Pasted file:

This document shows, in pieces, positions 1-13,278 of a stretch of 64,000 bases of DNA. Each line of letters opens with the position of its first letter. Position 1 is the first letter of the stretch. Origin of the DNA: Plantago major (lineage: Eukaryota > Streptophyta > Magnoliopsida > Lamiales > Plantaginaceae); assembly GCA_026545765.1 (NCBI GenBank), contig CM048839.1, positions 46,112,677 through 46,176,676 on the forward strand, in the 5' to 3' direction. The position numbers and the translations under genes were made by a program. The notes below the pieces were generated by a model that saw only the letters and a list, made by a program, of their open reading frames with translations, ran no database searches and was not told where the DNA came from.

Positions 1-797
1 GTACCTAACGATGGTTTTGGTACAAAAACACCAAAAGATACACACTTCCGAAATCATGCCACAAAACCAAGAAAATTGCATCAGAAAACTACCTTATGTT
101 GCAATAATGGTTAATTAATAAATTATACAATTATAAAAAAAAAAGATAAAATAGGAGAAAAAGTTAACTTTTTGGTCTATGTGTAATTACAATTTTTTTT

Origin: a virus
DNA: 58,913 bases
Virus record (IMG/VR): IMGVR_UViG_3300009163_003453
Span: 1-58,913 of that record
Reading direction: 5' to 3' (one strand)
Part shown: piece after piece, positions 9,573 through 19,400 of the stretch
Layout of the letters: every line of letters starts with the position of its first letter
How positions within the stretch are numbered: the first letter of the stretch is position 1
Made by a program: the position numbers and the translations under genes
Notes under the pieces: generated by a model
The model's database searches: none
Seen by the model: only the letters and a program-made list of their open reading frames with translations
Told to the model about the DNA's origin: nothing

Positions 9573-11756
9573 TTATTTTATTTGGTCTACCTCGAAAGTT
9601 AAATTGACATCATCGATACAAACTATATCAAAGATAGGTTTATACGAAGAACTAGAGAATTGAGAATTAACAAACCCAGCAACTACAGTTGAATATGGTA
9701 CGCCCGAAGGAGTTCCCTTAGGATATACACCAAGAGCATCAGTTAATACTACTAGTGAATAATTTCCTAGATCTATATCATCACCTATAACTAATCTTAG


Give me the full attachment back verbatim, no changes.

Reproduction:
This document shows, in pieces, positions 1-13,278 of a stretch of 64,000 bases of DNA. Each line of letters opens with the position of its first letter. Position 1 is the first letter of the stretch. Origin of the DNA: Plantago major (lineage: Eukaryota > Streptophyta > Magnoliopsida > Lamiales > Plantaginaceae); assembly GCA_026545765.1 (NCBI GenBank), contig CM048839.1, positions 46,112,677 through 46,176,676 on the forward strand, in the 5' to 3' direction. The position numbers and the translations under genes were made by a program. The notes below the pieces were generated by a model that saw only the letters and a list, made by a program, of their open reading frames with translations, ran no database searches and was not told where the DNA came from.

Positions 1-797
1 GTACCTAACGATGGTTTTGGTACAAAAACACCAAAAGATACACACTTCCGAAATCATGCCACAAAACCAAGAAAATTGCATCAGAAAACTACCTTATGTT
101 GCAATAATGGTTAATTAATAAATTATACAATTATAAAAAAAAAAGATAAAATAGGAGAAAAAGTTAACTTTTTGGTCTATGTGTAATTACAATTTTTTTT

Origin: a virus
DNA: 58,913 bases
Virus record (IMG/VR): IMGVR_UViG_3300009163_003453
Span: 1-58,913 of that record
Reading direction: 5' to 3' (one strand)
Part shown: piece after piece, positions 9,573 through 19,400 of the stretch
Layout of the letters: every line of letters starts with the position of its first letter
How positions within the stretch are numbered: the first letter of the stretch is position 1
Made by a program: the position numbers and the translations under genes
Notes under the pieces: generated by a model
The model's database searches: none
Seen by the model: only the letters and a program-made list of their open reading frames with translations
Told to the model about the DNA's origin: nothing

Positions 9573-11756
9573 TTATTTTATTTGGTCTACCTCGAAAGTT
9601 AAATTGACATCATCGATACAAACTATATCAAAGATAGGTTTATACGAAGAACTAGAGAATTGAGAATTAACAAACCCAGCAACTACAGTTGAATATGGTA
9701 CGCCCGAAGGAGTTCCCTTAGGATATACACCAAGAGCATCAGTTAATACTACTAGTGAATAATTTCCTAGATCTATATCATCACCTATAACTAATCTTAG